During the audience with His Holiness, Pope Francis, on the 14th of October, the members of the Vincentian Family from all parts of the world were present at the launching of an initiative to combat homelessness. Mark McGreevy, Executive Director “Depaul International”, was charged with making the presentations, the text of which follows the video of his summation.
Good morning everybody. Welcome to St Peter’s!
My name is Mark McGreevy and I am the Group Chief Executive of Depaul International. We are a group of homelessness charities established as a collaboration of the Vincentian Family 27 years ago. We began life as one small homeless shelter in London in 1999 and today Depaul International works in seven countries assisting over 22,000 homeless people every year. The reason I am speaking here today is that the heads of the Vincentian Family have asked me, on their behalf, to announce the launch of the Famvin Homeless Alliance. This project is one of the most ambitious undertakings in the life of the Vincentian movement. We aim, with your help, to change the lives of hundreds of thousands of homeless people globally and to make sure that their voice is heard by policy makers at a local, national and international level including the UN. In short, our ambition is to join the crusade to end homelessness globally. More of that later.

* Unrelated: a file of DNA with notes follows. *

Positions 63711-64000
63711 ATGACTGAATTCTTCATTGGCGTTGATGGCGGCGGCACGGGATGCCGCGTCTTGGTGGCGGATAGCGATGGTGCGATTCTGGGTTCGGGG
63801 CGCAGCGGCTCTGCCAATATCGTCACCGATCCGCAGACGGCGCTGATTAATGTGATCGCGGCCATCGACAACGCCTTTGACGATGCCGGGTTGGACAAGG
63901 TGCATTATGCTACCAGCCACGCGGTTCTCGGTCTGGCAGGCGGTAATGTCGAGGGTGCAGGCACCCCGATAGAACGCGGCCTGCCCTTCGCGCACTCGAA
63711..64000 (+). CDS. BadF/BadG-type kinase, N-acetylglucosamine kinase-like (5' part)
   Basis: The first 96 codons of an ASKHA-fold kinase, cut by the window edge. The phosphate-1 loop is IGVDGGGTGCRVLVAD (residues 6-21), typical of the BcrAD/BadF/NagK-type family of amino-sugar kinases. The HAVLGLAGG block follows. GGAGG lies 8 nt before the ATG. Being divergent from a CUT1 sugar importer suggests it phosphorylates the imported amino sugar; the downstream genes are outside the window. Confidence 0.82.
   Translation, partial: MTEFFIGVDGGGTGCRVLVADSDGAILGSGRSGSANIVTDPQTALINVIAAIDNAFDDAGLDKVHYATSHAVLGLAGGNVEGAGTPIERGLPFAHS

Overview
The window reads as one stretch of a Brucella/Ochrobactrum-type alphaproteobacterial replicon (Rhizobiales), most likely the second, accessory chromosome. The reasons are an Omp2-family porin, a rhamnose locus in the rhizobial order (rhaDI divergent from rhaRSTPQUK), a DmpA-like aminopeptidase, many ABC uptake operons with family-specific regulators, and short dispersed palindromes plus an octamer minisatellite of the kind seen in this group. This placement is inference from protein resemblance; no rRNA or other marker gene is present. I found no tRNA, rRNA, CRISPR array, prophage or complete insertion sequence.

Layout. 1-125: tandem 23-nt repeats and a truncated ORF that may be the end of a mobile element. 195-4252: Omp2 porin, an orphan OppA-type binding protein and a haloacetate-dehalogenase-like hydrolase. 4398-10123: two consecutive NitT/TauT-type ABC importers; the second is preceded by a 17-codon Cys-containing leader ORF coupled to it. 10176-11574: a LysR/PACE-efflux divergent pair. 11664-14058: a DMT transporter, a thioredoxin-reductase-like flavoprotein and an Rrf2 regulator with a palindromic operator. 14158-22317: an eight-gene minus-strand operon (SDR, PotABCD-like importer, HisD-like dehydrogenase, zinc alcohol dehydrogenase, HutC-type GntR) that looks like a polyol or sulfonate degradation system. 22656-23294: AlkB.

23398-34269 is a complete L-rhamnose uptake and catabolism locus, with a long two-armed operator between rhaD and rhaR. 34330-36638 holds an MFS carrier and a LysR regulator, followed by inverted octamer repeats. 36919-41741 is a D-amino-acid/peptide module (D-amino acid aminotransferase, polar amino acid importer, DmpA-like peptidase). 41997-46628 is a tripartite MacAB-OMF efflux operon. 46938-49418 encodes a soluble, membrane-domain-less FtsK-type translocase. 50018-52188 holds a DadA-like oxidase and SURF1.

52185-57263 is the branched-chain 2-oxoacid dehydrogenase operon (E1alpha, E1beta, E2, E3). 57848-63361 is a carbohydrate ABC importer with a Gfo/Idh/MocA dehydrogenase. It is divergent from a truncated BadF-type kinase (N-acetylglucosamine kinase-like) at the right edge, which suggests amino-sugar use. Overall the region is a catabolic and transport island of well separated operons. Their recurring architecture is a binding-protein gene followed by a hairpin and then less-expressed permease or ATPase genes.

2017 marks the 400th anniversary year of the birth of the Vincentian charism. This charism is best summed up in the story of the poor and ailing family in the parish of Châtillon (France) where Vincent was serving as a parish priest. The family were too sick to work or to even leave their house and Vincent realised that if they were to survive they needed material aid – food, water and nursing care. Whilst celebrating mass he implored his congregation to help. Later on that same day he went to visit the family with bread, cheese and milk. On the way, Vincent met many of his parishioners who had responded to his plea for help and they were also carrying food and drink for the family. Vincent could see that there was too much food being provided at one time – that the bread would go stale and the milk turn sour. There was no plan to even out the supply over the coming days and weeks. It was at this point that Vincent realized that there was “great charity” but that it needed to be properly organised if it was to be effective. He said “it is not enough to do good, we must do it well.” So the Vincentian charism to encourage and organise charity was born.